Posted on Nov 28, 2013
SSG Home Mechanic
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<span lang="EN"><p>With the increase of motorcycle accidents happening across the Military. What precautions are you as leaders doing to try and keep motorcycle accidents down? What are the Mentors teaching and or training and who do they go to for their information? This might be a little issue but as an avid rider and former Mentor, making sure the Soldiers had all the Correct information, proper PPE and licensing IAW AR 385-10 sec 11-9, is an up hill battle. What about the winter months? Thoughts? </p></span>
Posted in these groups: 5ab7caaa MotorcyclesQuads logo Quads89bac5f Biking
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Responses: 3
SGM Erik Marquez
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Edited >1 y ago
As a fellow motorcyclist lead by example where the gear not because it's an order but because it makes sense

Take the classes not because it's a regulation requirement but if the leader can make the time to do it so can the service member.

Demand that the policies and procedures service members must follow to ride are not made so strenuous and difficult to comply with that it all but assures lack of compliance...

Deal harshly with leaders that "protect" their servicemen by blocking or delaying the process.... It serves no one but THEM, its selfish, unprofessional, and I have great pride in calling them out and CC'ing the Army Chief of staff, Div and CORPS commanders on my communication to them when I find out they are doing so.

Encourage and support the riders being a life long learner... take the class again, learn something new, remember something old.
Take a new class..discover something you didn't know you didn't know.

Seek out and encourage non unit motorcycle mentors

Hearing save speed for the track from your lips and the PLT Sgt or company commander falls on deaf ears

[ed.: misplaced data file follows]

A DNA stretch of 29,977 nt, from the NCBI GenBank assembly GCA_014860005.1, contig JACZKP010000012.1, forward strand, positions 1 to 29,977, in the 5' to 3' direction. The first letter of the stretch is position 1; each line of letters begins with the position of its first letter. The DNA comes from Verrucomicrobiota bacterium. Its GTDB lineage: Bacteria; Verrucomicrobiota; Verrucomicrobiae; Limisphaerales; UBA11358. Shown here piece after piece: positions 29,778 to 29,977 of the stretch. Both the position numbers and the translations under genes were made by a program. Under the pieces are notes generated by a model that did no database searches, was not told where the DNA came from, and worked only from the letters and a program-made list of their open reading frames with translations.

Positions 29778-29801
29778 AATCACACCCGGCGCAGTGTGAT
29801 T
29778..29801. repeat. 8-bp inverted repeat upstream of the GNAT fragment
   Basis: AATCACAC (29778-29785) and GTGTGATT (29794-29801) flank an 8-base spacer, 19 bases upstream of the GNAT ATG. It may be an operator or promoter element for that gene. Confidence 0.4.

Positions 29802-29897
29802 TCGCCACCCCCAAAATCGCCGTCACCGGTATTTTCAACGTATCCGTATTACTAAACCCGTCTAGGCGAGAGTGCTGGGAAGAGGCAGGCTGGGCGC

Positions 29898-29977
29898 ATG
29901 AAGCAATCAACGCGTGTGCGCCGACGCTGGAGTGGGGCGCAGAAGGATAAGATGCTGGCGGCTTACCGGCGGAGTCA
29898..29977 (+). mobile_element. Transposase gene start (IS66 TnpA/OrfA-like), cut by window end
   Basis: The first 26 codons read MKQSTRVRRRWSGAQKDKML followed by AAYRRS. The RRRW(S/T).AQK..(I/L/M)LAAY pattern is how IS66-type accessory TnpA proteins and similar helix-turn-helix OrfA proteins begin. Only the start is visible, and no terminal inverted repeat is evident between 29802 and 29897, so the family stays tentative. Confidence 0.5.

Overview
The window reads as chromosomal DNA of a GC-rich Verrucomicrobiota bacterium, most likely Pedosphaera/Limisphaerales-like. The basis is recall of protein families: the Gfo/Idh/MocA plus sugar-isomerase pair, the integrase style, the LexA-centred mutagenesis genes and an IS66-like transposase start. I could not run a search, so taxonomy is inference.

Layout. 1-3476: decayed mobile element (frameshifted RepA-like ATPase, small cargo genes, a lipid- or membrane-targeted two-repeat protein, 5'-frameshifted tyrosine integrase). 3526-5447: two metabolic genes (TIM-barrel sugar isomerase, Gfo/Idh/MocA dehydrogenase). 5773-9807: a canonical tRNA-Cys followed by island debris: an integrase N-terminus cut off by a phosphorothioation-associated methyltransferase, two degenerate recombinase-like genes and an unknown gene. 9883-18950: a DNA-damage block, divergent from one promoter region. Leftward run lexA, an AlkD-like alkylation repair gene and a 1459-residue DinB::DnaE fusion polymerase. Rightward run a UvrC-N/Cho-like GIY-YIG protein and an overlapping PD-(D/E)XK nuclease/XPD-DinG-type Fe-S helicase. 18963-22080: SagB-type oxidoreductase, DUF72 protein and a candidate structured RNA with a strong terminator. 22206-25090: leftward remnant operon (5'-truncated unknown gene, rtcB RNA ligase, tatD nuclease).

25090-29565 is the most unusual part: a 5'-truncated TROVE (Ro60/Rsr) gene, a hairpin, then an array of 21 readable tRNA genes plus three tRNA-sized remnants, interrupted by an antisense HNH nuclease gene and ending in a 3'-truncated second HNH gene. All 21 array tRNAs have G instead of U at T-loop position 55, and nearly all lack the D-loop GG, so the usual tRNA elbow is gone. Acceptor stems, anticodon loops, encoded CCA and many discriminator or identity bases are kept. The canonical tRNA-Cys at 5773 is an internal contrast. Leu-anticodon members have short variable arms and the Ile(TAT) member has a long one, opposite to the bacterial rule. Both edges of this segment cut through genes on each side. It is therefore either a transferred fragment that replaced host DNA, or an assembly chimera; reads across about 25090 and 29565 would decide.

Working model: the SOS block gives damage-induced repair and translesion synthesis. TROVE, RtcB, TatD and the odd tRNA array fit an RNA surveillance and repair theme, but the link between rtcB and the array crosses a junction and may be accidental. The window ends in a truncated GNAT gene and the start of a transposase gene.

Here in the same words from the AMA pro Super cross champion of 2001 might make all the difference.

Invite speakers on safety.....experts in the field, or personal experience having survived a crash, with or without gear..
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Lt Col John (Jack) Christensen
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Agree with what everyone has said. However all the information provided in motorcycle training generally centers on operating on base/post. In my experience the greatest hazard to motorcyclists is travel off base/post where you can't rely on drivers being trained, aware or even concerned about someone on a motorcycle. I think this fact could be one reason that you see leaders "protect" their servicemen as SGM Erik Marquez describes.
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SFC James Baber
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I know when I was @ Lee, we had a mandatory program that had you taking all the relevant classes and proving you had all the required safety equipment before you could even register the bike on post. It is not a cure all, but it was a positive beginning to help.
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